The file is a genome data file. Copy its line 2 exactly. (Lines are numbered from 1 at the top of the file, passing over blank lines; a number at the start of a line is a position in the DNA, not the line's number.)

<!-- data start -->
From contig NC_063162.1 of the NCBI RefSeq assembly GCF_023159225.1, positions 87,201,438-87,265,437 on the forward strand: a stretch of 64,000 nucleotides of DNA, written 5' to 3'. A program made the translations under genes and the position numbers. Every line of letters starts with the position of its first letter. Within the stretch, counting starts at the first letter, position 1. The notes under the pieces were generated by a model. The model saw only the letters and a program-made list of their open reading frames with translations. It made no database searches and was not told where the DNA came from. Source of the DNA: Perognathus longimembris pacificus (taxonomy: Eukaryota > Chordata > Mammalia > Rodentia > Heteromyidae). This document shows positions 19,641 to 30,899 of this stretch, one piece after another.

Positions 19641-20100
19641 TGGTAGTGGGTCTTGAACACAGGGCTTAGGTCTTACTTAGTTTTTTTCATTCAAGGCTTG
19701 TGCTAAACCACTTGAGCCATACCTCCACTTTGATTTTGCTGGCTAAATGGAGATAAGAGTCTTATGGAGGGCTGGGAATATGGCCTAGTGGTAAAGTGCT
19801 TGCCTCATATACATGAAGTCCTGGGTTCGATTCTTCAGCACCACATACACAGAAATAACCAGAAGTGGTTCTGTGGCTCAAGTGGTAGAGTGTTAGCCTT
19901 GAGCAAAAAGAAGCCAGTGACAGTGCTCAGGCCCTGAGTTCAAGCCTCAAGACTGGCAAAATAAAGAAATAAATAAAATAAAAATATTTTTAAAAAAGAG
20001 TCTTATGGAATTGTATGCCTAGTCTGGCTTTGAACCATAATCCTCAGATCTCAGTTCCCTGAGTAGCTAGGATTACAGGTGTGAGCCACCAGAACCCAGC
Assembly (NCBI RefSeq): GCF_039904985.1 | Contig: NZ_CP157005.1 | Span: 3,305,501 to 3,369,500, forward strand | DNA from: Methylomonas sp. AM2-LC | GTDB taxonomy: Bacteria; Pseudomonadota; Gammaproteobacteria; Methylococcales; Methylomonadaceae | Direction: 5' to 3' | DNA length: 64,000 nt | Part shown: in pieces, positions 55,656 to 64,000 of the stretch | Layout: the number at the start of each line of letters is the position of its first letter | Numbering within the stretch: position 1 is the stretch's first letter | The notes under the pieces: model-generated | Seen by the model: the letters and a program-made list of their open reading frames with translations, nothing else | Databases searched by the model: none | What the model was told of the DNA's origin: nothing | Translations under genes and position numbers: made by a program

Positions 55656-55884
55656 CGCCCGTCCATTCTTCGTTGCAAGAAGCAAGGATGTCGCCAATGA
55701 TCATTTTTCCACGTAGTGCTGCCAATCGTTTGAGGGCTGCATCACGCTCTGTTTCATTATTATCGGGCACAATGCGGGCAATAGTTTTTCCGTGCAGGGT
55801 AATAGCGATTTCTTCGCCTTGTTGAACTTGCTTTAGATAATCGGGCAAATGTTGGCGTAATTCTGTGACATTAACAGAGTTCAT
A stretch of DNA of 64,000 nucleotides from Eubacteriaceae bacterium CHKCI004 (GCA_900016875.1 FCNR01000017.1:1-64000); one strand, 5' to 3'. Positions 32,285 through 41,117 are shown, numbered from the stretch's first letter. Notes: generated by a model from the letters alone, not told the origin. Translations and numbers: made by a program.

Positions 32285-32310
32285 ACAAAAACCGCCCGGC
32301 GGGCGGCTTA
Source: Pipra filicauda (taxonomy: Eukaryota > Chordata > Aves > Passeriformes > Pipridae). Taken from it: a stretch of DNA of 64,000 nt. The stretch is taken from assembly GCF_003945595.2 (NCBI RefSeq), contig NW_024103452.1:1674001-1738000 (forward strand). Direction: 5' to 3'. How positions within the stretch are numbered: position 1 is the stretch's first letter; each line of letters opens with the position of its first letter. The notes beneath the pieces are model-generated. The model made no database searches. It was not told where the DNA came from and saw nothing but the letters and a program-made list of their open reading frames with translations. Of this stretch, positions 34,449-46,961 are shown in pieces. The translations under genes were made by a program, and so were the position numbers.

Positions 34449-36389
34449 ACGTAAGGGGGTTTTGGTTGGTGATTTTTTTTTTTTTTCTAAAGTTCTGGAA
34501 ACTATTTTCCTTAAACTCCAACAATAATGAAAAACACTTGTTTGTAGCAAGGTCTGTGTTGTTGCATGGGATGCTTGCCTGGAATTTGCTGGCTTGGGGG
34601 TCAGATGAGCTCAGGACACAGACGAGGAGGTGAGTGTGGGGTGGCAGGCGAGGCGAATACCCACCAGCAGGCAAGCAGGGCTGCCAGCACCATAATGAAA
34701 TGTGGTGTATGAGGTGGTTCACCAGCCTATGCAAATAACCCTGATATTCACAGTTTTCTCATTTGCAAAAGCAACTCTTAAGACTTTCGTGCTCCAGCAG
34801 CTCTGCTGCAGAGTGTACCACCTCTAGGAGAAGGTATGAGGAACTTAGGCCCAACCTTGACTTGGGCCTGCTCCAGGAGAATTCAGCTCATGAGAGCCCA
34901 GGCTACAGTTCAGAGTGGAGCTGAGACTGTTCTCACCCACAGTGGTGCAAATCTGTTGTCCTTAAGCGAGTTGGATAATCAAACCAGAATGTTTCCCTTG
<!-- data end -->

Positions 19641-20100